Restorative Practice

Restorative Practice enables the building, maintaining and repairing of relationships. The philosophy embodies a set of values and principles and a way of working with people that provides a common language and approach and enables the practice to be taught.

What are the key principles

Restorative Practice is underpinned by values of empathy, respect, honesty, acceptance, responsibility, and mutual accountability.
Restorative Practice has main goals are:

Building and repairing relationships to work in ways that are respectful and engaging, enabling participants to develop understanding and empathy and the impact of their behaviour both positive and negative.

Additionally to work in ways that enable participants to put right relationships when harm has been caused.

Restorative Practices aims to support these groups to build confidence and control over their own lives.

RP tries to meet the needs of community through strategies that build relationships and empower families, schools and communities to take responsibility for the well being of its members.

Restorative Practice provides opportunities for wrongdoers to be accountable to those they have harmed, and enable them to repair the harm they caused to the extent possible.

Restorative Practices is culturally sensitive enabling participants to conduct processes and meeting in line with their own traditions and culture.

The approach builds on the knowledge, skills and resources in both formal helping agencies and services and informal family and community network to work together; sharing responsibility knowledge, skills and resources for the well-being and of children and young people.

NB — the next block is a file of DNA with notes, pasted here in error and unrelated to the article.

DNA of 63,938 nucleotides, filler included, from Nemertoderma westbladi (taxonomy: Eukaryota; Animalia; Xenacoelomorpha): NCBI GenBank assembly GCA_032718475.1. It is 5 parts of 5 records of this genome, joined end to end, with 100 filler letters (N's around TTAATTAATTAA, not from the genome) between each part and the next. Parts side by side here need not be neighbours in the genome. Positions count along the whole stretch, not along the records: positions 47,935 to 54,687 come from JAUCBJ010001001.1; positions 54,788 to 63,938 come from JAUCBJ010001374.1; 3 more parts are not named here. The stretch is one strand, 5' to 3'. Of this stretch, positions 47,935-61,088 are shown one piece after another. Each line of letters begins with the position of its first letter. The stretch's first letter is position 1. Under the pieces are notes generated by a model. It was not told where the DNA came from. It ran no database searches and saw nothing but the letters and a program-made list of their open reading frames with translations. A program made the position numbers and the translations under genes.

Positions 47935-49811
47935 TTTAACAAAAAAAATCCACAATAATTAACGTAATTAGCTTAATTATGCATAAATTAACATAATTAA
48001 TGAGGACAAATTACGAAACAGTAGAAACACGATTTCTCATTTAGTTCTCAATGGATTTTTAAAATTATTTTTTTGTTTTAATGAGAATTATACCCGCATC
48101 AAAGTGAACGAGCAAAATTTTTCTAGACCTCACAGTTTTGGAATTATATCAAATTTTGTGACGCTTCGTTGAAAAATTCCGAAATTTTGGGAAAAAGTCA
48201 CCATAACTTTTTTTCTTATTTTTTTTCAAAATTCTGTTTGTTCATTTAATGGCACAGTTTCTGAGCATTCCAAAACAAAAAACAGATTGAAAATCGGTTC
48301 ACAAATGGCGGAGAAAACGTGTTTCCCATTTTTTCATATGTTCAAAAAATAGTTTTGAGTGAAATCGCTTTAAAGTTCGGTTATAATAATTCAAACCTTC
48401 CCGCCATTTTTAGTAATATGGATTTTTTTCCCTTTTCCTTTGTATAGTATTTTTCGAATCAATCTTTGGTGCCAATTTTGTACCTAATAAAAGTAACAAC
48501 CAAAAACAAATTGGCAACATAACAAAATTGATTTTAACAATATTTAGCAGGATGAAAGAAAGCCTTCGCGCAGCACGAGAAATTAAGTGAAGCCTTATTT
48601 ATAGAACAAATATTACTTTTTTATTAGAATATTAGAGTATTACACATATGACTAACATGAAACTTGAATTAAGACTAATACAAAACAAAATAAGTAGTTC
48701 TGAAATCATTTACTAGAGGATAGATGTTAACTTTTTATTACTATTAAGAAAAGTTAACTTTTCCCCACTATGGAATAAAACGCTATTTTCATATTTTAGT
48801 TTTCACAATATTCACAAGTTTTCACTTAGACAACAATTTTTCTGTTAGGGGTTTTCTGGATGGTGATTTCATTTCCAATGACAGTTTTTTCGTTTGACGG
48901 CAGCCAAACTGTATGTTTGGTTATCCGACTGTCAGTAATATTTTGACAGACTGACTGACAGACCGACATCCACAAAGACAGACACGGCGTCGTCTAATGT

Restorative Practice enables the building, maintaining and repairing of relationships. The philosophy embodies a set of values and principles and a way of working with people that provides a common language and approach and enables the practice to be taught.

Outcome and Solution Focused – Restorative Practice aims to focus on outcomes and solutions using the results for children as the basis for all action. This will increase the pro-social skills of those who have harmed others, address underlying causes and enable people to build on strengths. The outcome and decision in response to behaviour that has affected others may involve an appropriate sanction. This is discussed with all parties to ensure that the process is fair, mutually agreed and relevant to the nature of the behaviour.

Our restorative community equips our pupils with the skills to recognise and manage their own feelings and nurture their relationships within the school. Daily community circles ensure ALL pupils have a voice and thrive in an environment that promotes respect and appreciation of differences, therefore the school is a safe and happy place to be where pupils learn to resolve their problems in an effective and mature way.

Restorative questions scaffold our conflict resolution. Some of these are;

  • What happened?
  • What were you thinking about at the time?
  • What have your thoughts been since?
  • Who has been affected by what happened?
  • In what way have they been affected?
  • What do you think needs to happen next?

Working restoratively creates a safer, more productive and a more caring environment for all.

“Pupils are clear about the school rules.”

Ofsted